Facebook and Microsoft Help Fund Right-Wing Lobby Effort, Report Finds
Photo Credit: PromesaArtStudio/Shutterstock.com
Stay up to date with the latest headlines via email.
Some of America’s largest technology and telecoms companies, including Facebook, Microsoft and AT&T, are backing a network of self-styled “free-market thinktanks” promoting a radical rightwing agenda in states across the nation, according to a new report by a lobbying watchdog.
The Center for Media and Democracy asserts that the State Policy Network (SPN), an umbrella group of 64 thinktanks based in each of the 50 states, is acting as a largely beneath-the-radar lobbying machine for major corporations and rightwing donors.
Its policies include cutting taxes, opposing climate change regulations, advocating reductions in labour protections and the minimum wage, privatising education, restricting voter rights and lobbying for the tobacco industry.
The network’s $83.2m annual warchest comes from major donors. These include the Koch brothers, the energy tycoons who are a mainstay of Tea Party groups and climate change sceptics; the tobacco company Philip Morris and its parent company Altria Group; the food giant Kraft; and the multinational drugs company GlaxoSmithKline.
More surprisingly, backers also include Facebook and Microsoft, as well as the telecoms giants AT&T, Time Warner Cable and Verizon.
The CMD study uncovered a public document that listed SPN’s funders in 2010. They included: AT&T and Microsoft, which each donated up to $99,000; and Time Warner Cable and Verizon, which each contributed up to $24,000. In addition, Facebook, Microsoft and Time Warner each sponsored SPN’s most recent annual meeting in Oklahoma City in September.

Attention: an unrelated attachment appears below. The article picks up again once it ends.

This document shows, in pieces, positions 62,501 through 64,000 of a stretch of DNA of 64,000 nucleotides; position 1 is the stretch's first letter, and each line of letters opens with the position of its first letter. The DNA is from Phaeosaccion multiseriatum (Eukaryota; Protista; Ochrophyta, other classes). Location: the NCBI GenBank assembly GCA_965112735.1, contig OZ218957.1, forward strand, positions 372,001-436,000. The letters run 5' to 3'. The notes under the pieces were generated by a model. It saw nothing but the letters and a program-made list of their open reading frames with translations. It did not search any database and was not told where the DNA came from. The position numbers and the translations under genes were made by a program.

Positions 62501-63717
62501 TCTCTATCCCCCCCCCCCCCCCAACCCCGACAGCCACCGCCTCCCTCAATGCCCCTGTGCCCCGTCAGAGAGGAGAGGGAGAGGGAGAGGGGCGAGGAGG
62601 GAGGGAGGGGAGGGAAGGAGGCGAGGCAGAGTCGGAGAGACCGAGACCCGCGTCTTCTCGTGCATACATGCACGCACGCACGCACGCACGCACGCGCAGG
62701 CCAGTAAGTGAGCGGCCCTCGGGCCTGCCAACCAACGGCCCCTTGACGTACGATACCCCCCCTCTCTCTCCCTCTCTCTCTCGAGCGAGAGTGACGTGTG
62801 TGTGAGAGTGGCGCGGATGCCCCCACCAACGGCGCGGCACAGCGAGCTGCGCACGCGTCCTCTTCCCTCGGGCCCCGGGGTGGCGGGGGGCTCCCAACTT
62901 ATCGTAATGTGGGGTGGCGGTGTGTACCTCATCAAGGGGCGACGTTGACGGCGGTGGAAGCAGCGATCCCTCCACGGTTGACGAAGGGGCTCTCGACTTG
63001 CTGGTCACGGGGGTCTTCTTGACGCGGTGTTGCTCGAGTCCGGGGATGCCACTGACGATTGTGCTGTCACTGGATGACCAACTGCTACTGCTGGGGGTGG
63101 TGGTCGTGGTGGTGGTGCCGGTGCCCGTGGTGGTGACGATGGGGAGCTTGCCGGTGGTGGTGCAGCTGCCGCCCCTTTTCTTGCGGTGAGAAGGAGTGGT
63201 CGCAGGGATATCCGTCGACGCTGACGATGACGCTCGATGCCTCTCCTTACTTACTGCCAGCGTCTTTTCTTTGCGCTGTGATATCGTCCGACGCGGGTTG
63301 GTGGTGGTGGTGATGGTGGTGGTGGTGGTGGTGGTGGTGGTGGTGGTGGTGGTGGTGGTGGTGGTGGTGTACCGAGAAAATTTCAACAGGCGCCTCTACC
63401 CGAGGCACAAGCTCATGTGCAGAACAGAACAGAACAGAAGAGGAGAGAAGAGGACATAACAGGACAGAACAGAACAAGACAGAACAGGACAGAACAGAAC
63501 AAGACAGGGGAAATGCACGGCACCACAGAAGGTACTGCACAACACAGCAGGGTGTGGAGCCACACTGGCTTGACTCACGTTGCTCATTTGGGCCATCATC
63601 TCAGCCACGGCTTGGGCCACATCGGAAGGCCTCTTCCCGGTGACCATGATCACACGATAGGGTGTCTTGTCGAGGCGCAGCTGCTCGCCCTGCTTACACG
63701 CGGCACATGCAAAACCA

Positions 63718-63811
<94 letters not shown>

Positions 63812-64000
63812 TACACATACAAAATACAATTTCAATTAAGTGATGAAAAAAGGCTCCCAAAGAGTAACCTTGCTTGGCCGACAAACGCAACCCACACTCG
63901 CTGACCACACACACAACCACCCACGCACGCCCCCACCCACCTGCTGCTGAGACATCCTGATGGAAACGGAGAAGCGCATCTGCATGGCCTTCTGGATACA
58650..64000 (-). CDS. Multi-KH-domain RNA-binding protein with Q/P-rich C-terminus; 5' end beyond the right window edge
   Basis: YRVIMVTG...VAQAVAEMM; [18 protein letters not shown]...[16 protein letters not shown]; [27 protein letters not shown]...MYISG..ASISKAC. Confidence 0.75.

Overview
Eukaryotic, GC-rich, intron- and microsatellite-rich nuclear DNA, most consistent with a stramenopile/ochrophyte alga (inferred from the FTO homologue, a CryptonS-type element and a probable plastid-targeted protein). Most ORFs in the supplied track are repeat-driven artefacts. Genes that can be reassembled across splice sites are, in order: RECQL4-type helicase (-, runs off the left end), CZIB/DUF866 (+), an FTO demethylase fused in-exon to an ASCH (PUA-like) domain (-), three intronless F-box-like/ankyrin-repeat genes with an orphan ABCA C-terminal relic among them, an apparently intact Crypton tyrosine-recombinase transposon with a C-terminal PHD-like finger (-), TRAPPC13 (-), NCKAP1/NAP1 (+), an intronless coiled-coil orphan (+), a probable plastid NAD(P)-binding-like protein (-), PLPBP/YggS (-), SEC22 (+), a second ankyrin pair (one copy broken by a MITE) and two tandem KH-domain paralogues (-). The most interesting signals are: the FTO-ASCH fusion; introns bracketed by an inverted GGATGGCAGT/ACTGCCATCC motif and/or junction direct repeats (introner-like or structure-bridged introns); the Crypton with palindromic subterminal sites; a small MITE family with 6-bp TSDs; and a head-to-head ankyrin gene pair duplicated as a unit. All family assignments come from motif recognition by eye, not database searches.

Lisa Graves, the director of the Center for Media and Democracy, said it was “disappointing” that Facebook and the other technology and telecoms companies had “put their hat in the ring, given SPN’s extreme agenda that includes climate change denial, making it harder for Americans to vote, and attacking workers’ rights.” She called on the firms to “reconsider their support, as it is at odds with science and common sense.”
Tracie Sharp, the president of SPN, rebutted the charge that it operates as a rightwing lobbying network. In a statement, she said that the network was dedicated to providing “state-based, free-market thinktanks with the academic and management resources required to run a non-profit institution”. Each of its 64 member thinktanks were “fiercely independent, choosing to manage their staff, pick their own research topics and educate the public on those issues they deem most appropriate for their state.”
But she added that “every thinktank, however, rallies around a common belief: the power of free markets and free people to create a healthy, prosperous society.”
The State Policy Network operates a tech/telecom policy exchange in which it campaigns against taxes on internet shopping and against the regulatory activities of the Federal Communications Commission. Though much of that thinking could not reasonably be characterised as what the CMD report calls an “extreme rightwing agenda”, the tech and telecoms companies' inclusion on the list of funders puts them alongside some strange bedfellows.
The Guardian invited the technology and telecoms companies to respond to the allegation that they have sponsored a network devoted to “extreme” rightwing causes, but most either declined to comment or had not responded by the time of publication.
In a statement, a spokesperson for Microsoft said: “As a large company, Microsoft has great interest in the many policy issues discussed across the country. We have a longstanding record of engaging with a broad assortment of groups on a bipartisan basis, both at the national and local level. In regard to State Policy Network, Microsoft has focused our participation on their technology policy work group because it is valuable forum to hear various perspectives about technology challenges and to share potential solutions.”